America has not been a good place for conscientious chocolate lovers to live. Everybody’s favorite chocolates and candy bars are pretty much across the board made from child-and-slave-labor dependent cocoa. However, things are starting to change. American chocolate lovers have some things to celebrate and even more to look forward to.
I walked into my local small-town Target store the other day and discovered two common brands that bore the Rainforest Alliance Certified seal – Dove dark chocolate and Hershey’s Bliss candies. These chocolates remain at a normal price for consumers, with the additional satisfaction of being sourced from farms that are being trained in sustainable modern farming techniques, monitored for decent conditions for workers, and prohibited from using child and slave labor.
More good news is that this is just the beginning. In January of 2012, MARS, the umbrella company for Dove, committed to using 100% certified chocolate in all its products world-wide by 2020. This means that favorite American candies like Snickers, M&M’s and Twix are on their way to becoming part of the solution to the world’s long-standing chocolate child labor issues. Glancing through the candies this commitment will impact shows that this is a big deal.
In addition to the good news about MARS, Hershey’s recently made a similar commitment. In October of 2012 Hershey’s promised that all of it’s chocolate will be certified by 2020. This means Reese’s, Yorks, Kisses, Almond Joys and Kit Kat bars are eventually joining the ranks of good for the world chocolate. In addition to their current certified Hershey’s Bliss line of chocolates, the Scharffen Berger line of chocolates is promised to be certified by the end of 2013.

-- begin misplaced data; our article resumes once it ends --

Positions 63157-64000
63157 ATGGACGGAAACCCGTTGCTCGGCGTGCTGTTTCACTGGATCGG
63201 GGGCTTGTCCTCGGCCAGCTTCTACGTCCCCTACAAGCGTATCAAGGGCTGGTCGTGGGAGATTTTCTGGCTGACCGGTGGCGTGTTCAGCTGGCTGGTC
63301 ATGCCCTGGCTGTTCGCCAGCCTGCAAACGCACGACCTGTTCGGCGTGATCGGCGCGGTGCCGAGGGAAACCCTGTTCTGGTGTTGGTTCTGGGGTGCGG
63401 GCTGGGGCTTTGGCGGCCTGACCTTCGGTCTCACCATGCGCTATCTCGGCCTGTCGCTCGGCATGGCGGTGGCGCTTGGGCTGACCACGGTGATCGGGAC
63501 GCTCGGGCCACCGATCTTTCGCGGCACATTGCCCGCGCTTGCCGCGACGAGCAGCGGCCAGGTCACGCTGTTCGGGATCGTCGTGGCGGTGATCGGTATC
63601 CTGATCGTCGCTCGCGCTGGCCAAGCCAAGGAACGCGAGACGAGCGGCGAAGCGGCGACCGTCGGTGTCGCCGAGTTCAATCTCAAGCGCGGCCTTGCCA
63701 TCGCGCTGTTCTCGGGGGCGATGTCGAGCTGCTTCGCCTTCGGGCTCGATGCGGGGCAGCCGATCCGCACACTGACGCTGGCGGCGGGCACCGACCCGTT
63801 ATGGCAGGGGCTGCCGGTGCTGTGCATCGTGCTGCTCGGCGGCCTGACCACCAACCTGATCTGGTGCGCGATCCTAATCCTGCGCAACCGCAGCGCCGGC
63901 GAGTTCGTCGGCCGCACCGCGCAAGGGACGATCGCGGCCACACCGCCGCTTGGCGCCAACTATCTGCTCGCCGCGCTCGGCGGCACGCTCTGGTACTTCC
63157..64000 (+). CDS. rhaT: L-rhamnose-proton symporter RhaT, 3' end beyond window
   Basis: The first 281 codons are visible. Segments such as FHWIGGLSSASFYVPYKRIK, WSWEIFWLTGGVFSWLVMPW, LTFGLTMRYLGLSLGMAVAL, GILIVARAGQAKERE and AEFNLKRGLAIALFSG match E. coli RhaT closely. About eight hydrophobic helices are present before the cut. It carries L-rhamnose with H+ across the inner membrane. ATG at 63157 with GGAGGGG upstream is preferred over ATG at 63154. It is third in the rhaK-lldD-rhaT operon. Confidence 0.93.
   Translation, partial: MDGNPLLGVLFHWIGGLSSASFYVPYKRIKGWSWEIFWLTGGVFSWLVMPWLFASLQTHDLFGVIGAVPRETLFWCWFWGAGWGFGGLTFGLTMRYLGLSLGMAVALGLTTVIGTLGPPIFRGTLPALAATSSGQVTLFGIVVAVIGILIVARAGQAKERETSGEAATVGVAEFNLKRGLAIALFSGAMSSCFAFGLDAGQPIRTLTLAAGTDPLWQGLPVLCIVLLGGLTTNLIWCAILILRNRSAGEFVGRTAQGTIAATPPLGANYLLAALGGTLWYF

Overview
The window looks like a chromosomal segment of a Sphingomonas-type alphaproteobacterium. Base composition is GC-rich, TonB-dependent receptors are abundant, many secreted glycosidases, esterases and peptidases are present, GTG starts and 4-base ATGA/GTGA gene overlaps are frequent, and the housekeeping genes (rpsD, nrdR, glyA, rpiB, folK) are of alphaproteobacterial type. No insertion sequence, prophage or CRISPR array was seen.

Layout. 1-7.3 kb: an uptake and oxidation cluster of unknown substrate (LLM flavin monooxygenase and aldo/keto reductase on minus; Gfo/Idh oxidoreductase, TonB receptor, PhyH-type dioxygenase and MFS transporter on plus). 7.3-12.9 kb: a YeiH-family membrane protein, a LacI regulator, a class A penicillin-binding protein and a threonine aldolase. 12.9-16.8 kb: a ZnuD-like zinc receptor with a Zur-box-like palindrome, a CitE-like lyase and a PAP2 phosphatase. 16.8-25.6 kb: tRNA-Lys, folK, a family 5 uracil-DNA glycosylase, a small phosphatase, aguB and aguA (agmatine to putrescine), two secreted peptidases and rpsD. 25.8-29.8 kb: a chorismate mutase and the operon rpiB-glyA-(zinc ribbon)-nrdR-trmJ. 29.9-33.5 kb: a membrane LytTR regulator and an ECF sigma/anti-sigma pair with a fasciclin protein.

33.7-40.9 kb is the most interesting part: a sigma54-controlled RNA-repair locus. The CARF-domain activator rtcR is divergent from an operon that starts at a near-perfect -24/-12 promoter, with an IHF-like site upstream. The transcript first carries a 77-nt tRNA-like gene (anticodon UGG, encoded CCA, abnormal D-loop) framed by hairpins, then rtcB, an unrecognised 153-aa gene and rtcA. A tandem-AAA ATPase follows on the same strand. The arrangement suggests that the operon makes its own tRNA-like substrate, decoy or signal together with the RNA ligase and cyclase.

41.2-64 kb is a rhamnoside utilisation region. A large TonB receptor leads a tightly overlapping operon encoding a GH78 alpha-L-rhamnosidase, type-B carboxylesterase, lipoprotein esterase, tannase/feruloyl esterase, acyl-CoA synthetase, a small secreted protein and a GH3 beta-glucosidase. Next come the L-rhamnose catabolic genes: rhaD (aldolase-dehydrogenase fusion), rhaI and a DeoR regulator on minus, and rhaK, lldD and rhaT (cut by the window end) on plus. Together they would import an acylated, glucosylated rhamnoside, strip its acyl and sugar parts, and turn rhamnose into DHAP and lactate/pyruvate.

A large part of Rainforest Alliance Certification is the training of farmers in sustainable farming and modern farming practices. On Hershey’s sustainable cocoa website they state that trained farmers crop yields are 15-40% higher than untrained farmers, and that modern farming methods can increase yields by almost 50%. Hershey’s states that for every 1000 farmers trained, 210 children are removed from hazardous work conditions and returned to school. In Ghana, Hershey’s claims that increased cocoa production has been linked to a 24.7% increase in school attendance for children.
Rainforest Alliance Certification often gets a bad rap for allowing products to display their logo with only 30% of the main ingredient being certified and has been dubbed “fair-trade lite.” Their organization holds fast to the position that more improvement for workers and the environment will be seen through making certification attractive and reachable for large companies – where 30% of a large order is often greater than 100% of a small one. Rainforest Alliance Certification differs from Fair Trade in that there is no regulated price for crops. Opponents to the certification see this as very negative, as it leaves farmers more open to the whims of a global market. However, proponents of the certification point to the training of farmers in business practice and increase in crop quality and yields as a powerful protectant to poor farmers.
Whichever stance you take on the certification issue, the commitment of two major chocolate companies in America to use 100% (not 30%) certified chocolate by 2020 is good news. It may not be the final answer to our chocolate problems, but it is definitely a big step forward. It’s also evidence that companies are responding to the pressure being put on them to take responsibility for the social practice of their products. In my mind, a thank you and encouragement to keep pursuing this path are in order.
I sent a note to the Hershey Corporation a few weeks ago, and received an official letter back thanking me for my interest in their corporate social responsibility efforts. Now I guess it’s time to get out my stationary and ship one off to MARS.
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